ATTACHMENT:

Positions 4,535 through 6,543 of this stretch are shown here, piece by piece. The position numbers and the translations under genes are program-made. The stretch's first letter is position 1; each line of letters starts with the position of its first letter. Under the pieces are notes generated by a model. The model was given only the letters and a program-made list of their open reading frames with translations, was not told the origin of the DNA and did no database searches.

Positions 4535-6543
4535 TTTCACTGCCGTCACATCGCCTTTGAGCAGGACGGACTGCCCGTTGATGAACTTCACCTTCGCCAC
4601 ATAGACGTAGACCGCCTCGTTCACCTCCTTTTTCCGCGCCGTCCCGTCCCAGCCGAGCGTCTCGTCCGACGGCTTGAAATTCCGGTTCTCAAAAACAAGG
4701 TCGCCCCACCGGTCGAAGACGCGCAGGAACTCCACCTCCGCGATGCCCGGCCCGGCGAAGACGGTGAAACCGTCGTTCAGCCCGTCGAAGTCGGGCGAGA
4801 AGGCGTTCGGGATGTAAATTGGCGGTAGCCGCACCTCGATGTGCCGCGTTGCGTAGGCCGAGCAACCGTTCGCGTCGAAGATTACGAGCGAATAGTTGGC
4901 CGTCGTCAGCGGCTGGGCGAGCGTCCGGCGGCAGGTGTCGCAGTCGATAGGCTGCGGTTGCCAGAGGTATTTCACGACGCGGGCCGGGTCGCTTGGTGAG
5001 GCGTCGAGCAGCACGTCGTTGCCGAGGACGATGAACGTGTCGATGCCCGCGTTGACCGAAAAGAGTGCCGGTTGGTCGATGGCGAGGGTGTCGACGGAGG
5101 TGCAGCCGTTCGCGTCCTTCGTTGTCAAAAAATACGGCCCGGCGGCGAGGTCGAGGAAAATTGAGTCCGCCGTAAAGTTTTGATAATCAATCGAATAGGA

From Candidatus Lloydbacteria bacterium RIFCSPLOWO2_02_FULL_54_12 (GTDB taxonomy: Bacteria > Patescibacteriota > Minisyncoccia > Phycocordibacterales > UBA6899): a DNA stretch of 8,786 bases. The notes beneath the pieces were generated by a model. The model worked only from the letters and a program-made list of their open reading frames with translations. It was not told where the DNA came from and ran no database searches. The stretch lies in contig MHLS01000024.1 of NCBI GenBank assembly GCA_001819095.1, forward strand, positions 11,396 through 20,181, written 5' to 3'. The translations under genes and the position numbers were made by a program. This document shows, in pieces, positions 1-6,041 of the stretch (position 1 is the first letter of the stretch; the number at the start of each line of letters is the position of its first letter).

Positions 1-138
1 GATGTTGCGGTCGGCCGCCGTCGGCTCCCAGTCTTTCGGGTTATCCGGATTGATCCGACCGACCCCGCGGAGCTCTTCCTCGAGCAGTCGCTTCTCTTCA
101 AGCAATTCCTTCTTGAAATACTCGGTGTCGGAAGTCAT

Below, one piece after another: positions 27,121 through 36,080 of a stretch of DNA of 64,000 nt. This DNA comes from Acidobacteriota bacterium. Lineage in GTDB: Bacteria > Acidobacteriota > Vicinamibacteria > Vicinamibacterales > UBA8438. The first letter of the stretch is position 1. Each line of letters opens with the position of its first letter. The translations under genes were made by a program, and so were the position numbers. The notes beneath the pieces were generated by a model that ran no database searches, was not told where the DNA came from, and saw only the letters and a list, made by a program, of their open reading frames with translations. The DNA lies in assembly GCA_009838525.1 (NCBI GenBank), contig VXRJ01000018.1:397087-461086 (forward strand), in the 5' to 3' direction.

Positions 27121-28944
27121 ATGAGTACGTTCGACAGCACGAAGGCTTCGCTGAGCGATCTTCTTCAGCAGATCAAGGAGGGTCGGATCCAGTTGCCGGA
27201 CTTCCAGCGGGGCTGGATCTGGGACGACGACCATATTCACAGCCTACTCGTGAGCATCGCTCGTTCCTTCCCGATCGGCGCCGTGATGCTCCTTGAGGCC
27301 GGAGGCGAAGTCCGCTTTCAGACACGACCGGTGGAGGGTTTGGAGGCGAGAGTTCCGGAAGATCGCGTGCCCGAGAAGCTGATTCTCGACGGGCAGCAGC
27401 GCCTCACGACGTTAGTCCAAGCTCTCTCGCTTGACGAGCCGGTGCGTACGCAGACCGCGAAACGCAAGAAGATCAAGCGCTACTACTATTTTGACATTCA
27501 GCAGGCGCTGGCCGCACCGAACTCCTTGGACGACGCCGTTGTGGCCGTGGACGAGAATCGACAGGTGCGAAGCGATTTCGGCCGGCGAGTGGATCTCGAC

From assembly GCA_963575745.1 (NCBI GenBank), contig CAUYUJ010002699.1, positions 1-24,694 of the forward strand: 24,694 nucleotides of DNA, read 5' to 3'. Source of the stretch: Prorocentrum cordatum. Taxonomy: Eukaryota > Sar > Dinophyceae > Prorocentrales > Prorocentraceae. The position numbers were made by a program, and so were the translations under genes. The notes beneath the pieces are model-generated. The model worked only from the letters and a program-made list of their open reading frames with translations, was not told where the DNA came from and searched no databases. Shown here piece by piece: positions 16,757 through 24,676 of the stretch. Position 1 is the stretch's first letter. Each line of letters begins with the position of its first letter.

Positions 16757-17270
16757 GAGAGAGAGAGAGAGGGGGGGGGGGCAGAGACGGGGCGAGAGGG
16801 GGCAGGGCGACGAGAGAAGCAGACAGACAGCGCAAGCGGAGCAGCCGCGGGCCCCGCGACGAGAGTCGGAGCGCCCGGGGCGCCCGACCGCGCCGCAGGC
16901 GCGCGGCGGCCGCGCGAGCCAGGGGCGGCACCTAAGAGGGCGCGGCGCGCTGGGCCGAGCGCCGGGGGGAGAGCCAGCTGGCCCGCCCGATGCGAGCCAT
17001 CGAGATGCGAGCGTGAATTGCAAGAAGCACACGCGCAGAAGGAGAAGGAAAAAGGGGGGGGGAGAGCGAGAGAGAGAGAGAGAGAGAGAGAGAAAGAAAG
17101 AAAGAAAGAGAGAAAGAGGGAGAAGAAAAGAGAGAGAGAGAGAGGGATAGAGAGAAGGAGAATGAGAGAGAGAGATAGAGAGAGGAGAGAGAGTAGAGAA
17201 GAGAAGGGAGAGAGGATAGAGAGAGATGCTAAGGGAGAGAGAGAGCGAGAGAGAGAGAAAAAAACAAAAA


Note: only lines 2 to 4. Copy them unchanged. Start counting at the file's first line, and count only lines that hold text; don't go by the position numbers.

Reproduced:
Positions 4535-6543
4535 TTTCACTGCCGTCACATCGCCTTTGAGCAGGACGGACTGCCCGTTGATGAACTTCACCTTCGCCAC
4601 ATAGACGTAGACCGCCTCGTTCACCTCCTTTTTCCGCGCCGTCCCGTCCCAGCCGAGCGTCTCGTCCGACGGCTTGAAATTCCGGTTCTCAAAAACAAGG